One of the least mentioned effects of change
relates to how it affects the manager
leading that change, and his or her ability
to undertake the leadership role. We have
already talked about the effects of change
on the individual employee, and of course
managers are subject to the same reactions,
resistances and strains. Some types of
change, such as restructuring, or downsizing
can put considerable strain on the leaders
of an organization.
Stress & More Stress
One primary concern
regarding change is the stress it imposes on
those undergoing the change. Managers,
because they have obligations to their
staff, not only have to deal with change as
employees but also need to carry some of the
concerns of their staffs. In the case of
downsizing, the stress levels can be
extremely high, because the manager is
charged with conveying very upsetting
Stress is part of the
job, but in times of change, it is critical
that you recognize that it may cause you to
act in ways that are less effective than
usual. As with anything connected with
change, the major concern is not short term
but long term. If your stress levels result
in marked loss of effectiveness, the risk is
that a vicious cycle will be set up, where
ineffective leadership results in creating
more long term problems, which increases
your stress, which reduces your
effectiveness even more.
A Common Response
A common response to
unpleasant change is to ignore the
situation. Avoidance can take many forms.
Most commonly, the avoiding manager plays
only a minimal role in moving the
organization through the swamp. After
announcing the change and doing the minimum
required, the manager "hides" from the
change, through delegation, or attending to
other work. This tactic involves treating
things as "business as usual".
The outcomes of this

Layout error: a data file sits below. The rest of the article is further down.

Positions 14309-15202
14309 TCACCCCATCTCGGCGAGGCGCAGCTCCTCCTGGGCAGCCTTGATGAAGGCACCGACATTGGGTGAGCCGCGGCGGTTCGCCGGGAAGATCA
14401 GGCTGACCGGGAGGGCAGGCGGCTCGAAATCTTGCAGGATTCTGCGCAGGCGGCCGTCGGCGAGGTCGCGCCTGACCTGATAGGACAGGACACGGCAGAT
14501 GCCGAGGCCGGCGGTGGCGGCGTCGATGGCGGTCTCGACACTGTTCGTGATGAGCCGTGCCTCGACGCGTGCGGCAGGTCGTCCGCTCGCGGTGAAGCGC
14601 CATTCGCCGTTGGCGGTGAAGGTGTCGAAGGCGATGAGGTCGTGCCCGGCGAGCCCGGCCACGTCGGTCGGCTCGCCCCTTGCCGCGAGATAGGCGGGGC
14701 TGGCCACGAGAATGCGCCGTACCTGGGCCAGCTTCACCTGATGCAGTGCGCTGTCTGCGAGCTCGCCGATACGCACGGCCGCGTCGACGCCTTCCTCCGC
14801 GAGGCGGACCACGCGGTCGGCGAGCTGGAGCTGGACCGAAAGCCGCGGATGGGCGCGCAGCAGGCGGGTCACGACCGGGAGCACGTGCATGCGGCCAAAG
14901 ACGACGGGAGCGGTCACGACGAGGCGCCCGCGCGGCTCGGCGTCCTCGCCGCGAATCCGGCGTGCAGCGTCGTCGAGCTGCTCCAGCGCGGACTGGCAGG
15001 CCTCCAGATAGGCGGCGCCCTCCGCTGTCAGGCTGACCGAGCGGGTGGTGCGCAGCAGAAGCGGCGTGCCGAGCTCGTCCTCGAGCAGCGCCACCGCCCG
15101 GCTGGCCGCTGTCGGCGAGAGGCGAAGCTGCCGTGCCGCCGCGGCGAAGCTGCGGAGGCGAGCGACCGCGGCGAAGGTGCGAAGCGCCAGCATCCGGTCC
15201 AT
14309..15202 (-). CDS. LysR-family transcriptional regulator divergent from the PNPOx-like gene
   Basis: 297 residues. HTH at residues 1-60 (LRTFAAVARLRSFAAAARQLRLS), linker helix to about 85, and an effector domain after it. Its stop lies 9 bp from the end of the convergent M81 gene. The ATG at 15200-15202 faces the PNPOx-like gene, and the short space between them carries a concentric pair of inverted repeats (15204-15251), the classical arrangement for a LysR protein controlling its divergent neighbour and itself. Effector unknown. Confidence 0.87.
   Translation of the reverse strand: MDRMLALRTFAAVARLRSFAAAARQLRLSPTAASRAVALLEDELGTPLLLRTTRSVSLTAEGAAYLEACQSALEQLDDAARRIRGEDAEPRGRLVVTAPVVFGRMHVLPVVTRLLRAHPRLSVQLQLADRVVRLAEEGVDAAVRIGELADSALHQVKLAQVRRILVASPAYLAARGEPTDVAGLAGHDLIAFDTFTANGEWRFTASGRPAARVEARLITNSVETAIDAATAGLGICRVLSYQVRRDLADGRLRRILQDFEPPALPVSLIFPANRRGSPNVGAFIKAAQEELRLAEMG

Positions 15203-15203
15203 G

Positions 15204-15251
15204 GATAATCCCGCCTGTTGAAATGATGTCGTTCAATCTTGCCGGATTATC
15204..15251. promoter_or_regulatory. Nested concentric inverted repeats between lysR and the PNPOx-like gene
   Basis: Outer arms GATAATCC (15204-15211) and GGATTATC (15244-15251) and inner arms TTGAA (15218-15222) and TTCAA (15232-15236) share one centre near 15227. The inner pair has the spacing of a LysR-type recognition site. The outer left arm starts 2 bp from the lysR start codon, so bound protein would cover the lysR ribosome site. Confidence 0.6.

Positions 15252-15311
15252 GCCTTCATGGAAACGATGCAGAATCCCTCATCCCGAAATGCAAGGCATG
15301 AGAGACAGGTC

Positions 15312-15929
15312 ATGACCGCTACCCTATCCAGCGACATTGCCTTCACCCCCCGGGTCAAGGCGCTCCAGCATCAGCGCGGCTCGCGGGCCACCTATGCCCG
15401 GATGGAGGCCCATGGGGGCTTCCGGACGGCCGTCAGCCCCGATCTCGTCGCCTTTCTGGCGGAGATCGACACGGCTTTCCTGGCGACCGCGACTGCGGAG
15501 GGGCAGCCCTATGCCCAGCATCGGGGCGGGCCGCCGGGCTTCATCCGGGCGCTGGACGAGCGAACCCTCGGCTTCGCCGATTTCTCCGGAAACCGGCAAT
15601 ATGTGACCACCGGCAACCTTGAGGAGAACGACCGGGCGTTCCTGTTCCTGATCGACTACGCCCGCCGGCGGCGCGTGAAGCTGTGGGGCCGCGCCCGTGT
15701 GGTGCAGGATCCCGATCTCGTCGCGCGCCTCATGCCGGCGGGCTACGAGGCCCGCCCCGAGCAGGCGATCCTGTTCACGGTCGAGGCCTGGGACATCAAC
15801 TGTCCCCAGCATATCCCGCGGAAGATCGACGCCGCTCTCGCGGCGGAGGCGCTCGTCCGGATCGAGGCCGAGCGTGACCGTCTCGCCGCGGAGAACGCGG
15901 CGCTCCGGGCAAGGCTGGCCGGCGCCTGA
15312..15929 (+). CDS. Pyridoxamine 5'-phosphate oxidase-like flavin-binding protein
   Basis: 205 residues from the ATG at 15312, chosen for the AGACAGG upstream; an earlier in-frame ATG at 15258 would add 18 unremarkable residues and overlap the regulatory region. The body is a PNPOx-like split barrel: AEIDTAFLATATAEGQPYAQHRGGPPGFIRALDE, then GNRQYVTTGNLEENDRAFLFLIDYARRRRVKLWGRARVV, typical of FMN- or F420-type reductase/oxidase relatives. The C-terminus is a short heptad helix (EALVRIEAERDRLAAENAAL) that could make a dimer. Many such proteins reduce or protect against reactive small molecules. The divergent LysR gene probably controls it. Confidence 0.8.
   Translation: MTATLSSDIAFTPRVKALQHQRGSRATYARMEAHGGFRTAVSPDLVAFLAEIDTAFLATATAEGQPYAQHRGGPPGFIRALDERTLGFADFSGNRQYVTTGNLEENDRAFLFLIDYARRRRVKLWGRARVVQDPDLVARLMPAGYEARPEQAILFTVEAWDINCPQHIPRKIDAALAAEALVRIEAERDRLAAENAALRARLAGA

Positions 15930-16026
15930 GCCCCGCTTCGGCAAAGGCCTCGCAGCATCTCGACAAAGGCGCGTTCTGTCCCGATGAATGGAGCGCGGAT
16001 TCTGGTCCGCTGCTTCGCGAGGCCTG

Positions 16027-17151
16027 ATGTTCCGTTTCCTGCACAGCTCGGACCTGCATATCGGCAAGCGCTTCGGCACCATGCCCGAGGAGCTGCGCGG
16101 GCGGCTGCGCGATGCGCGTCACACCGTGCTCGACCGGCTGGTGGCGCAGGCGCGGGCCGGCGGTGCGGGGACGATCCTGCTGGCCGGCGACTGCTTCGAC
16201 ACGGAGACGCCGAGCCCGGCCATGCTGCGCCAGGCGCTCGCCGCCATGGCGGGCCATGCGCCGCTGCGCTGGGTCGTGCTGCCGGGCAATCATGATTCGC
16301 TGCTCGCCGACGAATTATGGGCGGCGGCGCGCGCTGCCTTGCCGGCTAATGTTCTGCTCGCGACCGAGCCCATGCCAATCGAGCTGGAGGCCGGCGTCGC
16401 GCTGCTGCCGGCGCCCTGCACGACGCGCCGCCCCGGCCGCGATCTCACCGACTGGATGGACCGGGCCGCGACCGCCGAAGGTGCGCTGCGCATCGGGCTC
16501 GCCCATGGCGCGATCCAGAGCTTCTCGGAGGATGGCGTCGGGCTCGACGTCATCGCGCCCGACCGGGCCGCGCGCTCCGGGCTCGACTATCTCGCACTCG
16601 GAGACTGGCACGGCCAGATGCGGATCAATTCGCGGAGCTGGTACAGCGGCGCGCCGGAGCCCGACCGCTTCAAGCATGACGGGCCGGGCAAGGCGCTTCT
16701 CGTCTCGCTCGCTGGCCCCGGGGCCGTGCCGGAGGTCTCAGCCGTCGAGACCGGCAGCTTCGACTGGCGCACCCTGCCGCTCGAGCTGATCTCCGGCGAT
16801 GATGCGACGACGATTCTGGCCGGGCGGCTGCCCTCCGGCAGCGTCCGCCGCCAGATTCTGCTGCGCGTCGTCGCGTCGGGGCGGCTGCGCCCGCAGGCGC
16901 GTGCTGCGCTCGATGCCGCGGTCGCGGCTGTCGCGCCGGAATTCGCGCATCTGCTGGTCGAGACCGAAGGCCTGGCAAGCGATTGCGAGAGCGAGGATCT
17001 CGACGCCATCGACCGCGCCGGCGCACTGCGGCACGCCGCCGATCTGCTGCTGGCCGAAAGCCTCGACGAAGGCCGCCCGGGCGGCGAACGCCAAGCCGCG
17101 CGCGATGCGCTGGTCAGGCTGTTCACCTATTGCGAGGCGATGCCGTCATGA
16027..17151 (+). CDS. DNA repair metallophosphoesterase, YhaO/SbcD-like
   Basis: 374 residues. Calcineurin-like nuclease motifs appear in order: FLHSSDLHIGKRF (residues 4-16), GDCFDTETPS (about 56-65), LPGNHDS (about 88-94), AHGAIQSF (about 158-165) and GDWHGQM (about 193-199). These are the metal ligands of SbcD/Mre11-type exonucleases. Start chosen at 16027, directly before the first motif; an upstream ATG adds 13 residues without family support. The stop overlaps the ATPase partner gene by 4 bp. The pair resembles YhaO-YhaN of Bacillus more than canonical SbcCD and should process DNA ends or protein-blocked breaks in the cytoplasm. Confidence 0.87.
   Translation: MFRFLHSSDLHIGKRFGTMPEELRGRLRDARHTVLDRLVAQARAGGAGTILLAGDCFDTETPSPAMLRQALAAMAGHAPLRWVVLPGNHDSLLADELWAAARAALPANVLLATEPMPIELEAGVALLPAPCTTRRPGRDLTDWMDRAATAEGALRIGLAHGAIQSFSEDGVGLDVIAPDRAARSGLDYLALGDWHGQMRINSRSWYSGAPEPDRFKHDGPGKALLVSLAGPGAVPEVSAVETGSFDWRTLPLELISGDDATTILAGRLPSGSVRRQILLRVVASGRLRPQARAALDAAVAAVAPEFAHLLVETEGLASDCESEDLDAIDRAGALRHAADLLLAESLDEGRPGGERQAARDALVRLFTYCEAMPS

tactic can be devastating. By avoiding
situations, the manager abdicates any
leadership role, when staff needs it most,
during and after significant change. In
addition, the avoidance results in the
manager becoming out of touch with the
people and realities of the organization.
While avoidance serves a
need for the manager in the short run, it
destroys the manager's credibility, and
results in poor decisions. The long term
consequence of such action is that the
organization tends to deteriorate in terms
of morale, effectiveness and productivity.
Sometimes this deterioration is
Another Ineffective Tactic
Sometimes the manager
deals with change by denying its impact.
Usually, the denying manager takes a very
logical approach to change. Decisions get
made, systems are put in place, or new
procedures are developed. Unfortunately,
this "logical" approach denies the impact of
change on the people in the organization.
The denying manager tends
to refuse to understand "what the big deal
is", and shows little empathy with employees
in the organization.
As with avoidance the
denying tactic tends to drop the manager's
credibility and destroy any personal loyalty
on the part of employees.
Managers are put
under stress by change, and that stress,
if mishandled can result in loss of
managerial effectiveness. Managers need
to be alert to the signs of stress upon
A common management
tactic is to avoid involvement in change
when that involvement is unpleasant. The
affects of this withdrawal can be lethal
to the organization and to the manager.
Another common tactic
is denial of the effects of change.
Managers who do this tend to under-
estimate the impact of the change, and
demonstrate an inability to respond to
employees' emotional reactions to
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